Is Buying A Used CPU Safe? [Or should you buy new?]

CG Director Author Christopher Harperby Christopher Harper   /  Published 

Is buying a used CPU safe? What factors should you consider for and against buying a used processor?

I’ll be tackling these and related questions today, so stick around and I’ll walk you through all you need to know to determine if buying used CPUs is safe.

You can also skip through the Table of Contents if you please— but let’s get into it!

A Brief on Used PC Hardware

While the world of PC hardware is full of variety and possibilities, this variety often results in dollar pricing that’s a little too much to afford for day-to-day consumers.

PC Hardware Lifespan

Source: Asurion

Fortunately, the open nature of PC hardware, repair, and upgrades means that the PC platform also enjoys a healthy secondhand market, and this applies especially to selling used PC hardware.

Of course, when it comes to buying used PC hardware, there are some components you don’t necessarily want to buy used.

Buying a used HDD, for example, could result in you dealing with a drive that fails from over-exertion within a few months of you owning it due to past overuse.

Fortunately, CPUs actually fare pretty well on the used market.

As long as the CPU itself hasn’t actually been physically damaged, there’s no reason to expect it to do anything but work as expected for 10-15 years after its initial manufacturing— past which it still might just get slower due to internal degradation rather than actually cease functioning.

Is Buying A Used CPU Safe?

I say yes, generally speaking.

As long as some kind of seller protection is in place in case you are sold an outright non-working CPU, buying a used CPU is safe.

Warning Signs in a Used GPU

Used CPUs rarely have any actually-perceivable downsides, and most CPUs are rated to last up to 10 years or more without issue. This makes them a great choice for buyers and resellers.

Why You Should Consider a Used CPU

CPUs Take Pretty Long To Degrade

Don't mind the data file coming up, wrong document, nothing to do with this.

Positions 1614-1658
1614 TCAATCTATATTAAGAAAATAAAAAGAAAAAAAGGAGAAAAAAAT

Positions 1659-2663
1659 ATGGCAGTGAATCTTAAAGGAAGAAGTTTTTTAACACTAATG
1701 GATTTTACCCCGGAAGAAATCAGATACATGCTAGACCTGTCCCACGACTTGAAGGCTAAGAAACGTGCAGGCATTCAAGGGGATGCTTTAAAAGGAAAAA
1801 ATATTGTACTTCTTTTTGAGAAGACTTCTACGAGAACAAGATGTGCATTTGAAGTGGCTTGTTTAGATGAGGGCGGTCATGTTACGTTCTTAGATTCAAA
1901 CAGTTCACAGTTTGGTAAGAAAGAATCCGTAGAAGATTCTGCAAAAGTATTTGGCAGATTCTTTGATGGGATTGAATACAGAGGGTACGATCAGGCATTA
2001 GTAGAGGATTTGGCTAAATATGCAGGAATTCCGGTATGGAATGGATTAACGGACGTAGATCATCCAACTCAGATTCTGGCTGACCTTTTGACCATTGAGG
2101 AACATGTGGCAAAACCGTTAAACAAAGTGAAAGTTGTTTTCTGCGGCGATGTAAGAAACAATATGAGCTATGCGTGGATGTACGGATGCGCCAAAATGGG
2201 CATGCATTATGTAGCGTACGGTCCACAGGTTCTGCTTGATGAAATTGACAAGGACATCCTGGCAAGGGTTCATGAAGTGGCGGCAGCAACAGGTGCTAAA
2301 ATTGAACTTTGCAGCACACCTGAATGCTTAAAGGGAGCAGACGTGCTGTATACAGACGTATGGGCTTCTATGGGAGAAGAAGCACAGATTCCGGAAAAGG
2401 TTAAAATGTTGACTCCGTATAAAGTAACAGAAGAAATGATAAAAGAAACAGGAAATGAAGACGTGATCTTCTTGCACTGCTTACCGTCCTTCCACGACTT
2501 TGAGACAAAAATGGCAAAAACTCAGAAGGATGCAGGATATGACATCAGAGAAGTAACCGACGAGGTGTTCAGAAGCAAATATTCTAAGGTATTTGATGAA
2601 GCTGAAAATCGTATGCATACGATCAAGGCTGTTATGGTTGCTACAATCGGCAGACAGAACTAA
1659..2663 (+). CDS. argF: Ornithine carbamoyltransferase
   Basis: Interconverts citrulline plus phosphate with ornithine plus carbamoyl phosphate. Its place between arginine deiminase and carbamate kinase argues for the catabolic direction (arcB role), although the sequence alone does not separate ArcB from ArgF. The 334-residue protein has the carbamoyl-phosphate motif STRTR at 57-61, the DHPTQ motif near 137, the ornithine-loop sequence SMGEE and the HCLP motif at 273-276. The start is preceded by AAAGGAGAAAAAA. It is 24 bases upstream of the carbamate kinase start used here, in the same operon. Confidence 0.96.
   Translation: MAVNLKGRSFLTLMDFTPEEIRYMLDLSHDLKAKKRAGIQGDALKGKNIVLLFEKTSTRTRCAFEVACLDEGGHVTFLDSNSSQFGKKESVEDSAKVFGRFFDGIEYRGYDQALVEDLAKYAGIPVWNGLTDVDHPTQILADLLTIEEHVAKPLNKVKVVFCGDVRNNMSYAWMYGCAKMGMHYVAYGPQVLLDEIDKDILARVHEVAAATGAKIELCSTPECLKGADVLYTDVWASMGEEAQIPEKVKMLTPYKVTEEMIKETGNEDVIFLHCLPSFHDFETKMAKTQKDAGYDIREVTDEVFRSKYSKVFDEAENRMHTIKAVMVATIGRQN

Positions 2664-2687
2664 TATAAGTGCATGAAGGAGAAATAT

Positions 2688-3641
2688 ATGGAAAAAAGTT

As mentioned earlier, CPUs take fairly long to degrade, which helps alleviate one of the chief concerns of used PC hardware: component longevity.

Thus, a CPU you find on the used market isn’t necessarily on its way out.

In fact, CPUs in general have such good lifespans that you’re unlikely to have to worry about any CPU you have to use failing until the time for you to replace it of your own volition has already come and passed.

Better Prices— Especially on Older CPUs

In today’s economy and PC hardware market conditions, sometimes you may want to go used just to save money and shop for better prices.

CPUs are included in this, but fortunately can turn around fairly strong results in their “second life” so long as they haven’t endured any abuse that actually damages the processor itself.

Similar or Better Performance Compared To New

Since used CPUs are unlikely to have degraded compared to new CPUs, you usually don’t need to worry about a used CPU having worse temperatures, operating clocks, or anything like that.

If you’re lucky, the used CPU you snag from the used market might even be a well-binned CPU— “binned” refers to GPUs binned by manufacturers for their longevity or performance.

Why You Shouldn’t Get a Used CPU

Secondhand Market Risks

Anyone buying used PC hardware should know that buying from the secondhand market comes with a few inherent risks. Secondhand market risks include damaged or blemished hardware and hardware that doesn’t function at all.